The Big Ten has met the enemy — and it’s Kentucky

·4 min read

After Kentucky announced Thursday that John Calipari’s raid of the Illinois coaching staff had secured the services of assistants Orlando Antigua and Ronald “Chin” Coleman away from Brad Underwood’s team, Fighting Illini backers were fighting mad.

Official word Wednesday that former Iowa guard CJ Fredrick had chosen to return to play in the state where he starred in high school hoops for Covington Catholic by transferring to UK left Hawkeyes fans beyond salty.

In the transfer portal and on the coaching carousel, UK has become public enemy number one to various Big Ten fan bases.

Yet even after a week when Calipari lured not one but two assistants away from one Big Ten school and gained the services of a two-year starter from another university in that league, men’s basketball is not even close to being the UK program raining the most pain on the Midwest’s signature college sports conference.

Just from working the transfer portal in the current school year, Mark Stoops and the UK football program have feasted at the Big Ten’s expense. The Wildcats have so far added:

Nebraska’s most gifted offensive playmaker, flanker Wan’Dale Robinson;

Penn State’s top backup quarterback, Will Levis;

And two mostly unproven but promising players from Michigan State in the form of linebacker Luke Fulton and wide receiver Tre’Von Morgan.

If that weren’t enough damage, Stoops also lured respected Wisconsin running backs coach John Settle to Lexington.

One surmises there are many a Big Ten head football coach and athletics director who rue the day that Stoops, the Youngstown, Ohio, product with deep ties to the Buckeye State, was hired as UK head man before the 2013 season.

Ably boosted by fellow Youngstown product and ace recruiter Vince Marrow, Stoops and troops have had so much recruiting success in Ohio that sportswriters began writing articles about “The Big Ten’s Kentucky problem” and “The Big Ten killer.”

Some of the foundational pieces in Stoops’ reconstruction of Kentucky football — running back Benny Snell (Westerville), safety Mike Edwards (Cincinnati), current standout offensive tackle Darian Kinnard (Cleveland), to name three — were wooed out of Ohio.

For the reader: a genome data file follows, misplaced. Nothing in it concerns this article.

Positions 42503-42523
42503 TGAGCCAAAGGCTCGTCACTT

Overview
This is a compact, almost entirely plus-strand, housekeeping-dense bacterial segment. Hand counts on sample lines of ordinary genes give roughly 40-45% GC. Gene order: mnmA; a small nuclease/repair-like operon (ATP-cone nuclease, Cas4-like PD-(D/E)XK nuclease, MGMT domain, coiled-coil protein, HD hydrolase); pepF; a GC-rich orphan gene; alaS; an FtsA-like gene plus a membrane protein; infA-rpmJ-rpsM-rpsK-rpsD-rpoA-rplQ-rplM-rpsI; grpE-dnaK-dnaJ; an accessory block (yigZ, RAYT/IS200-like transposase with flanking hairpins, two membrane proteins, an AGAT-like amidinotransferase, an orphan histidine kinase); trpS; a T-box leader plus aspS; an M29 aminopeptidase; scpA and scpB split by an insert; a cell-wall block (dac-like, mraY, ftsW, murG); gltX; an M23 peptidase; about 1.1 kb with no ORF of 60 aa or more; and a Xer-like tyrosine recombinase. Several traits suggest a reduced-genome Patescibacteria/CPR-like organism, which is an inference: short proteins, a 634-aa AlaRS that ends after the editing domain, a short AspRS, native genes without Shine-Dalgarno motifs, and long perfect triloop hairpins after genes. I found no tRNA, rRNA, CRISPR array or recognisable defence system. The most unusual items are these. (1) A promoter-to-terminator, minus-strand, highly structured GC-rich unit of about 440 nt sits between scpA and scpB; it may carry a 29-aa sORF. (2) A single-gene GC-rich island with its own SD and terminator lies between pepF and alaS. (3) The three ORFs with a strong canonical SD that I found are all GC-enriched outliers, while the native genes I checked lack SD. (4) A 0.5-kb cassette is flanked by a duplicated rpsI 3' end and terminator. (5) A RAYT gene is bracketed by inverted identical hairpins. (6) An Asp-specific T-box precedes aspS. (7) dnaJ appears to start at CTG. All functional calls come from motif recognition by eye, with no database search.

UK’s recruiting emphasis in Ohio has not been a problem for Ohio State but it has hurt Big Ten programs down the rung from the Buckeyes — such as Michigan State — who have long relied on Ohio to build their rosters.

There’s a reason MSU made a spirited run with a lucrative offer to try to hire Marrow away from Kentucky in 2020.

Even though Stoops and UK have not been as reliant on Ohio for signees in recent classes as they were early in the head coach’s tenure, Kentucky is slated to have 22 scholarship players from the Buckeye State on its roster in 2021.

At least five of those Ohio products — safety Tyrell Ajian (Mansfield); offensive linemen Luke Fortner (Sylvania) and Kinnard (Cleveland); and tight ends Justin Rigg (Springboro) and Keaton Upshaw (Lima) — are expected starters for Kentucky in 2021.

Meanwhile, another Stoops assistant, defensive backs coach Steve Clinkscale, has quietly opened up another “Big Ten state pipeline” for UK.

The 2021 Kentucky roster will feature seven scholarship players from Michigan.

At least four of the Michiganders — offensive tackle Jeremy Flax (Detroit); defensive linemen Marquan McCall (Detroit) and Justin Rogers (Oak Park); and linebacker DeAndre Square (Detroit) — either will or realistically could be starters for Kentucky in the coming season.

Roads south from Big Ten states to Kentucky run both ways, of course.

This offseason, Purdue added a talented former UK defensive back, Jamari Brown, who might have been in the Kentucky playing rotation at cornerback this year had he remained in Lexington.

After the University of Buffalo announced Friday that it had hired Michigan co-defensive coordinator and secondary coach Maurice Linguist as its new coach, speculation quickly arose that the Wolverines might target Clinkscale as a replacement.

It is interesting that UK’s football recruiting success — both among high school players and via the transfer portal — does not seem to have engendered as much message board vitriol as Kentucky basketball did last week in poaching two coaches from one Big Ten team and a starting guard from another.

That likely owes to the fact that UK football is not the national brand that Kentucky basketball is and that Stoops is nowhere close to the polarizing figure that Calipari is.

It was fascinating the level of social media ire directed at Fredrick for leaving Iowa for UK.

In the NCAA’s bold new era of one transfer without penalty for every player, one surmises there will be many cases such as Fredrick in basketball and Robinson, the ex-Western Hills High School star, in football.

That is, players who initially leave the state where they played in high school to compete collegiately but subsequently have a change of heart and return home.

After the hay UK has made at the Big Ten’s expense during this school year in the transfer portal and the coaching carousel, one thing seems clear:

Several Big Ten fan bases have met the enemy — and it is Kentucky.

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